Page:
The issue here should be obvious – those fees cut right into potential profits from trading stocks. They hurt your chances of making a profit.
Depending on the type of credit card you have, it may offer an alternative to cash advances that lets you transfer some funds into a checking account. You would use this to transfer the cash into your brokerage account and buy stocks.
But this comes with some of the same challenges as cash advances, including:
- A balance transfer fee (usually 3% to 5%)
- The transferred amount starts accruing interest right away
You may be able to find a broker that accepts gift cards and lets you buy them using credit cards. The challenge is that there are typically flat fees to buy these credit cards and a fee of about 3% to buy them using a credit card.
Of course, there is also the fact that few brokers offer gift cards like this. Stockpile was one of the best-known options, but it no longer offers this ability. In fact, even an online search doesn't show many (if any) brokers with gift cards. Of course, this may change by the time you read this article.
Additional reading: What Does DD Mean in Stocks? [DUE DILIGENCE DEFINED]
Credit Card Stocks – Should You Buy With a Credit Card?
We've already touched on some of the potential pros and cons of buying stocks with a credit card. But you'll find it easier to make an informed decision if they are all in a single place.
Pro: You Can Buy Stocks on Credit
Buying stocks with credit cards may seem like a good idea if you don't currently have the cash to invest but want to buy stocks. After all, you can buy stocks using credit.
But this is a bad idea. In addition to the regular fees, remember that whatever you put on your credit card will accumulate interest. If you specifically buy stocks with a card because you can't afford them, you will quickly accumulate a lot of interest, eating into potential profits.
Pro: Potential Credit Card Rewards
The other big reason some people want to buy stocks with a credit card is to get rewards. This is a logical option, and if your purchase is eligible for rewards, it can work. But the cons still outweigh the pros.
Con: Stock Purchases May Not Be Eligible for those Rewards
To start, many credit card issuers specifically exclude cash advances and balance transfers from earning rewards. So, your stock purchase likely won't be eligible.
Con: High Fees
We've already mentioned the high fees for buying stocks with credit cards, whether you do so directly or indirectly. Remember that higher fees increase your initial investment and mean that you need to make more to break even.
Con: Extra Steps Involved
You typically have to use a roundabout solution to buy stocks with a credit card, such as a cash advance that you deposit into a bank account. This complicates the process.
Con: You Accumulate Interest If You Don't Pay the Balance, Further Cutting Into Profits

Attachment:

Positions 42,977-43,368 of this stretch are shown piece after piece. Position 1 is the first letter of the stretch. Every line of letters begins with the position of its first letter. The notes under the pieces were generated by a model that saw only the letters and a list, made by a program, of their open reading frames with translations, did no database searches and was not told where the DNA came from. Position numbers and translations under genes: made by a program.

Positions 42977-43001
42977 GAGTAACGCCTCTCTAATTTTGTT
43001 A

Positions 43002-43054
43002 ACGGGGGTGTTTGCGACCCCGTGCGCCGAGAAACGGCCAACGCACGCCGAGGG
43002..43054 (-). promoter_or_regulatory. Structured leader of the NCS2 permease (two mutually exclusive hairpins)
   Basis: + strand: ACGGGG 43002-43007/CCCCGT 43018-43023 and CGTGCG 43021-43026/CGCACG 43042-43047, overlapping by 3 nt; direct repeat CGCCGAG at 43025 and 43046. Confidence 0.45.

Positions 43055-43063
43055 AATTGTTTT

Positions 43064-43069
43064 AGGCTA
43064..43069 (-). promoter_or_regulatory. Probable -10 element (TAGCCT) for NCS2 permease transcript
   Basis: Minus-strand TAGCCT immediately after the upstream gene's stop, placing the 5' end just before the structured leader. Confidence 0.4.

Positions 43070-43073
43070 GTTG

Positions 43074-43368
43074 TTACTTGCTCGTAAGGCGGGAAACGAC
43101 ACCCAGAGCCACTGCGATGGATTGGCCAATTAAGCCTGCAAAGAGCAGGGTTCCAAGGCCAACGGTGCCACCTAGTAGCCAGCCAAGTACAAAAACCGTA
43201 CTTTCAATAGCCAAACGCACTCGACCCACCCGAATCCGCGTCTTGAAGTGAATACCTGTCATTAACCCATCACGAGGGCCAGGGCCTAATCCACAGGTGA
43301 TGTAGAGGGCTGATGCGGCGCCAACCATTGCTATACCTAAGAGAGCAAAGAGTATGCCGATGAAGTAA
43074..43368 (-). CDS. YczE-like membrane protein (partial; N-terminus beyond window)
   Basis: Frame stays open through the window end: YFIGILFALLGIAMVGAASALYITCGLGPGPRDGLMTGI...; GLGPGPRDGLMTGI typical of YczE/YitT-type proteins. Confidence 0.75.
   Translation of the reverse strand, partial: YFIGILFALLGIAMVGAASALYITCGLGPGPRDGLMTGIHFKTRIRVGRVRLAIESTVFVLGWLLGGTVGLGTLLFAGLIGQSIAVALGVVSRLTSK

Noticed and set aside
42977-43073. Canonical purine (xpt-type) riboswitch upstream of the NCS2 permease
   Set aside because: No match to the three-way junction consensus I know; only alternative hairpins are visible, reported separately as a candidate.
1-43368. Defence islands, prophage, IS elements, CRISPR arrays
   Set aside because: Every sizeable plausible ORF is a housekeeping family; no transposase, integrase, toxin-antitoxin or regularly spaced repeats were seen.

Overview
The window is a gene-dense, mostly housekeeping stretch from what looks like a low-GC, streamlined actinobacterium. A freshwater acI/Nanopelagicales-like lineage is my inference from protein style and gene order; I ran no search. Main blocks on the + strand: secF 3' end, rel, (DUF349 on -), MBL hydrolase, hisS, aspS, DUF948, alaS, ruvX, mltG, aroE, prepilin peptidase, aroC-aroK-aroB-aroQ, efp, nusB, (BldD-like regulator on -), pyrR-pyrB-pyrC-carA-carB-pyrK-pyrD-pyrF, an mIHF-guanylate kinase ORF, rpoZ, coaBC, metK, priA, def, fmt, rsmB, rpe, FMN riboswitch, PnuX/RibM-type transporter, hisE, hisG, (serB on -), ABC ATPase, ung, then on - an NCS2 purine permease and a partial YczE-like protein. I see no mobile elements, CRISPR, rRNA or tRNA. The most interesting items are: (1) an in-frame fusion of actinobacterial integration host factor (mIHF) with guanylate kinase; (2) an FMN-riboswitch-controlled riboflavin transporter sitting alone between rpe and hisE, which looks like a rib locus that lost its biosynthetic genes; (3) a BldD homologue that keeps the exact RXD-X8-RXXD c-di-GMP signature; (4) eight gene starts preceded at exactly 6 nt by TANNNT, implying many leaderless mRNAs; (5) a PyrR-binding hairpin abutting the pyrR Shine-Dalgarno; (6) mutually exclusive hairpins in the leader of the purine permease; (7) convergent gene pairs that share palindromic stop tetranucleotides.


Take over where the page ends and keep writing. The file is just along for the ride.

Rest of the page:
Remember that interest rates on your balance will make it even harder to profit. On top of that, remember that cash advances usually start accumulating interest immediately.
Con: A High Credit Card Balance Hurts Your Credit Score
Anytime you use your credit card, you will affect your credit. How you manage it will determine how it affects your credit score, regardless of what you purchase. If you apply for a new card to do the trading with, this may impact your score slightly. It will also lower the average age of your credit.
Keeping the balance from the stock purchase on your card will also hurt your credit score by worsening your credit utilization ratio. If you don't pay on time, it can also hurt your payment history.
Con: You Have to Avoid Scams
You have to be very careful to avoid scams. The U.S. Securities and Exchange Commission has made several official warnings about this risk.
Con: If You Sell Quickly, You Will Face Short-term Capital Gain Taxes Instead of Long-term Ones
Because of the interest and fees, you will likely be tempted to sell your stocks quickly to make a profit. But this will make your profits subject to the short-term capital gain tax. If you held the stock for a year or longer, you could have a lower tax rate as it would be a long-term capital gain.
How to Invest in Stocks Other Than a Credit Card
The best alternative to investing in stocks with a credit card is to get a brokerage account. You can even start with an IRA or 401k. Or you can look for a broker that sells fractional shares, which will lower the minimum investment amount.
You can technically buy stocks using credit cards, but you usually have to do so indirectly with a cash advance. This is rarely a good idea due to high fees and interest rates that cut into your profits.
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Shawn Manaher is a former financial advisor, has founded 5 online businesses, and is a coach, speaker, podcast host, and author. He's been featured on Forbes, The Consults Corner on TAE Radio, The Writing Biz, What's Your Story, and more.